WPC: On the Move and Off the Grid

This week’s challenge was particularly appropriate for me as I was going on a road trip through BC and Alberta. Except I wasn’t able to post anything as I was mostly off the grid, so very challenging in terms of staying connected.

We were off for a reunion with old friends in Banff. And planning to do some ‘winter’ camping. We were prepared. Or at least we thought we were prepared.

Banff is a ten hour drive from Vancouver. We had loaded up the car the night before, set out around eight, stopped to pick up a friend (and all his gear), and then tried to connect with some other friends who were also driving up.

Our friend in the back seat was texting back and forth between our other friends and burning up his batteries big time. We finally got together for lunch around two, where our two texters complained about dead phones.

This was our lunch stop at the Beehive Burner Pub, just east of Sicamous. Lunch Stop at the Beehive Burner Bar The Rockies start around Revelstoke. This is an avalanche chute in one of the first mountains I encountered, and is also the first of many shots of snow-covered mountains. Don’t worry, I won’t make you look at the other hundred or so. Avalanche Chute in a Mountain on the Way to BanffWe made it to Banff by six. At the Banff Avenue Brewpub I had my first Alberta beer of many, a seasonal Wit. Don’t worry, I won’t make you look at the other hundred or so. A Wit Beer at the Brewpub in Banff That first night we stayed at a B&B, formerly a boarding house for the railway workers. It had both wifi and electricity. Twit that I was, I didn’t realize that in the future such luxuries might not be available, and didn’t bother to recharge various electronic paraphernalia overnight. Our Banff B&BWe probably should have stayed there every night, rather than try and brave camping in those beautiful snow-covered mountains. At our last reunion this is what our tent looked like at two in the morning. You think we would have learnt something from this. But no. We had packed about ten blankets along with a couple of short thermorests and some ‘below zero’ sleeping bags, but even so our first night at camp was cold and sleepless. our tent at two in the morning For breakfast we headed out for warmth and wifi(!) at Melissa’s Missteak. The first thing I did was check the weather forecast. It doesn’t look too bad. Emails from friends and easy access to Google and information are what I miss most when I can’t connect.Banff Weather Forecast After a busy day we headed back to our tent about five in the evening, planning on a nap to make up for lost sleep the night before. We slept for two and a half hours, and the only reason I woke up was because I heard this odd creaking sound. The next thing I knew our tent slid sideways and almost collapsed on top of us. We managed to shake off most of the snow from the inside and ventured out into a winter wonderland.

While we had slept there had been a blizzard out there!  I know I promised that I wouldn’t show you any more snow-covered mountain shots. But after the blizzard Mt. Rundell looked pretty spectacular catching the evening light… Mt. Rundell, sun after the blizzard I had brought a 12-pack medley of Big Rock beer with me. I figured I was in Alberta so I should try Alberta beer. Unfortunately this was their summer medley, and these light summer beers are meant to be served really cold. Fortunately there was a lot of chilling stuff just lying around on the ground. Who needs refrigeration?Snow-covered Beer in BanffI headed out to the washroom to change into my evening attire (tee-shirt, turtleneck, sweatshirt, winter-weight fleecy, weatherproof jacket, wooly underwear, jeans, rain pants, gloves, toque, winter boots). When I came out of the campsite washroom I found a half dozen cameras pointed at me, some on tripods with really long lenses on them. On second glance they seemed to be angled slightly to the right of me. Ah ha, here are the real stars that these paparrazi are out for. Mule Deer in BanffA friend lent us a blow-up mattress for the next night, which made a huge difference over just sleeping on the ground. I only wish we had thought of attaching some velcro to the outside of sleeping bags so the blankets didn’t keep slipping off. I slept in my full evening attire minus the boots so I was warmer than the night before.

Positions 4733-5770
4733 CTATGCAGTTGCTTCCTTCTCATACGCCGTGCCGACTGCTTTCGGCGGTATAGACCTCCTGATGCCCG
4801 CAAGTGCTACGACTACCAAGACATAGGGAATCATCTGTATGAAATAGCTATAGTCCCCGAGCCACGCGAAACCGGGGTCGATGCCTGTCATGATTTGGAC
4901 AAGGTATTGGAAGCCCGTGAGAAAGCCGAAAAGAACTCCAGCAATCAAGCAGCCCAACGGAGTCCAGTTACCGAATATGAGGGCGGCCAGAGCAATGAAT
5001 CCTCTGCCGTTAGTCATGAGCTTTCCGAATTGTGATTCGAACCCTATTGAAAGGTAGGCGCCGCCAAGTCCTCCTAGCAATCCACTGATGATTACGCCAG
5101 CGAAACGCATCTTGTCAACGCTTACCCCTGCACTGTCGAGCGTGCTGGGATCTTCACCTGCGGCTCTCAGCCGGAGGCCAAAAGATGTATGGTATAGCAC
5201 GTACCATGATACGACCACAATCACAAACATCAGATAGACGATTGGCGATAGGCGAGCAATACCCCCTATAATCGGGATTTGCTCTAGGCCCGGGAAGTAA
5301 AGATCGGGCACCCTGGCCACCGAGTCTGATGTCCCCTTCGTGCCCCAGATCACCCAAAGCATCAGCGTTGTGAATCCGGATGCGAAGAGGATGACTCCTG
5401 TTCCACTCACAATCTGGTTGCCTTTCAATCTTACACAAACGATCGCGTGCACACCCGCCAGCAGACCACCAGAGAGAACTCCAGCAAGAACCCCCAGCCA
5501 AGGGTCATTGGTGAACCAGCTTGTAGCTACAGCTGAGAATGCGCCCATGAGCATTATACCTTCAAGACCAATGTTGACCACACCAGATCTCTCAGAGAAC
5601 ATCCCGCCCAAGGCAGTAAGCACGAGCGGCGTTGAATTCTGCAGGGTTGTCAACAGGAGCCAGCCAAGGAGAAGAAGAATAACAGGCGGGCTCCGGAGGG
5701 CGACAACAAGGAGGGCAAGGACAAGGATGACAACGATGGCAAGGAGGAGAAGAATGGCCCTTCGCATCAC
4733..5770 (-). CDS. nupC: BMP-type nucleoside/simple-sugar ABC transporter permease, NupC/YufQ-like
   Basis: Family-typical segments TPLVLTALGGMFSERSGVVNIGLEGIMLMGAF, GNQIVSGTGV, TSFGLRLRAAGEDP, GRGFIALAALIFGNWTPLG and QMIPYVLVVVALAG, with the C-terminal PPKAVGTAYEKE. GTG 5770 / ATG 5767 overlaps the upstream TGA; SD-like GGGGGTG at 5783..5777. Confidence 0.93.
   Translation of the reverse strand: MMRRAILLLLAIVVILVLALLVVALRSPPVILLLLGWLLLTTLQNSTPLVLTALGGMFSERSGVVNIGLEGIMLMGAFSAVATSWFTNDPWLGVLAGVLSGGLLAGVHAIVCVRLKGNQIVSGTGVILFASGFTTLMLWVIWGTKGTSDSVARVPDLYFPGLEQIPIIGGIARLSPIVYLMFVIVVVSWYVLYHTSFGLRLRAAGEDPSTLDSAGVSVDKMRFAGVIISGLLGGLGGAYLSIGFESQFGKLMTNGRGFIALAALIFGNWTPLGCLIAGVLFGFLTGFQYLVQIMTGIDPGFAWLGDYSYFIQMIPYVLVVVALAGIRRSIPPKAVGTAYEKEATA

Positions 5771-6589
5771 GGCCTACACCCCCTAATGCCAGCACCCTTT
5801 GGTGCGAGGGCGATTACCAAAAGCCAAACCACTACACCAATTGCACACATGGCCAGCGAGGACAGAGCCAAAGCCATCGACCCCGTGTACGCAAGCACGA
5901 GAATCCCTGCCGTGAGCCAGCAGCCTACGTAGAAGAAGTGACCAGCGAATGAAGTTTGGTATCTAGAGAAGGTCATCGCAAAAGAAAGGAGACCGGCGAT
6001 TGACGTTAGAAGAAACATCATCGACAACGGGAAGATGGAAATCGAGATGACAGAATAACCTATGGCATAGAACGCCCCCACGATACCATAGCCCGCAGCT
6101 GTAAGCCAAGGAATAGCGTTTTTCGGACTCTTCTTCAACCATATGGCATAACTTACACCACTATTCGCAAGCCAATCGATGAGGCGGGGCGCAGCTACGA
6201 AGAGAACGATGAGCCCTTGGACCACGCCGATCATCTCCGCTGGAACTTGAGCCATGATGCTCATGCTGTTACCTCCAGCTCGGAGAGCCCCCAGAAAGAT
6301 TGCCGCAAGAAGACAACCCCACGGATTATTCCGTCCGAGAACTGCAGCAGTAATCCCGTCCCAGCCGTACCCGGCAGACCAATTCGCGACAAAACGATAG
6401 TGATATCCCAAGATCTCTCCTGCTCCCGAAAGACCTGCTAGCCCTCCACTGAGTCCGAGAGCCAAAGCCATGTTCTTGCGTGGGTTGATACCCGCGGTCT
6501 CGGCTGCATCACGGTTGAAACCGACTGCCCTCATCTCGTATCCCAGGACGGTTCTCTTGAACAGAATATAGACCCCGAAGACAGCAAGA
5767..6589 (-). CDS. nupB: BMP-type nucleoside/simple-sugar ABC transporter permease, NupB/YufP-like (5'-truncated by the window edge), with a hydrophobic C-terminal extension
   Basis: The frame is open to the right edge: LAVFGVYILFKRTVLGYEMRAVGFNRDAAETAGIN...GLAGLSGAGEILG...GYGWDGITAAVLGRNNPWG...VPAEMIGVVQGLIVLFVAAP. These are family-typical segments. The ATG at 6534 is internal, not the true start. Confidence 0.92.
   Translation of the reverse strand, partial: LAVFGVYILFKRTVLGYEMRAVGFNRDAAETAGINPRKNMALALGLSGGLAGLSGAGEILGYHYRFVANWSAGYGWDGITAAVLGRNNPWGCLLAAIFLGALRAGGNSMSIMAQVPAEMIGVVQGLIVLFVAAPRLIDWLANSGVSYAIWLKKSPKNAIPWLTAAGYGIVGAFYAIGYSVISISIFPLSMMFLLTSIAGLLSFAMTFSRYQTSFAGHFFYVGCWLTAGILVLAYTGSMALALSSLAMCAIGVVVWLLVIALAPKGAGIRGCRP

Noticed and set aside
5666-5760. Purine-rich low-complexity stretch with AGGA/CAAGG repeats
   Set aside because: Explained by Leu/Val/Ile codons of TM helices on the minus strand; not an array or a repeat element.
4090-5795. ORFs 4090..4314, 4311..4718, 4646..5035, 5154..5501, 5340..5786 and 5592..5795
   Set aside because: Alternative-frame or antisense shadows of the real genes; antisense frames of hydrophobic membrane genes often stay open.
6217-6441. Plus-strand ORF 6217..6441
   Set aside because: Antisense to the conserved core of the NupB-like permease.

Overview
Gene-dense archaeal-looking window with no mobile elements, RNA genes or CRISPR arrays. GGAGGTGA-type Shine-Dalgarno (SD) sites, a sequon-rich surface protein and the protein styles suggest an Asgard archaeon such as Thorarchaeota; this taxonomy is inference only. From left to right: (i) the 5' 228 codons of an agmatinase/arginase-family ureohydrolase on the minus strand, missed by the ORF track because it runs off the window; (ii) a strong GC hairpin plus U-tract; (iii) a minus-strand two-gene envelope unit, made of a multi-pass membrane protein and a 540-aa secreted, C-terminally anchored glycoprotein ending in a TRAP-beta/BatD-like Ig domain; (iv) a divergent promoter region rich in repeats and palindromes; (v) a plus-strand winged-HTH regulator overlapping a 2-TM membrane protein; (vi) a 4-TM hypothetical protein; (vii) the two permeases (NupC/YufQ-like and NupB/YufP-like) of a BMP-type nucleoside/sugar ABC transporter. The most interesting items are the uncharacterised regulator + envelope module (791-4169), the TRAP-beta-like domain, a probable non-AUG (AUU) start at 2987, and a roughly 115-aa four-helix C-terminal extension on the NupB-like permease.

We had planned to do a bit of travelling after the reunion but without much sleep we decided to head to Kamloops and visit my brother. We left at two and at first I took a lot of photos through the car window. But the batteries on my camera were running low and it didn’t take long before the clean windows were obscured by squished bugs.

Five hours later we arrived in Kamloops. What a difference five hours make! Everyone was wearing strappy sundresses or shorts; those that tanned were dark, those that didn’t tan sported red sunburns on their arms and legs.

A day later and I was back at home, and found myself tagged 53 times in Facebook. Obviously some people got their electronic gear working!

For more on this challenge: http://dailypost.wordpress.com/dp_photo_challenge/on-the-move/


3 responses to “WPC: On the Move and Off the Grid

  1. Pingback: Travel Theme: Camping | Albatz Travel Adventures·

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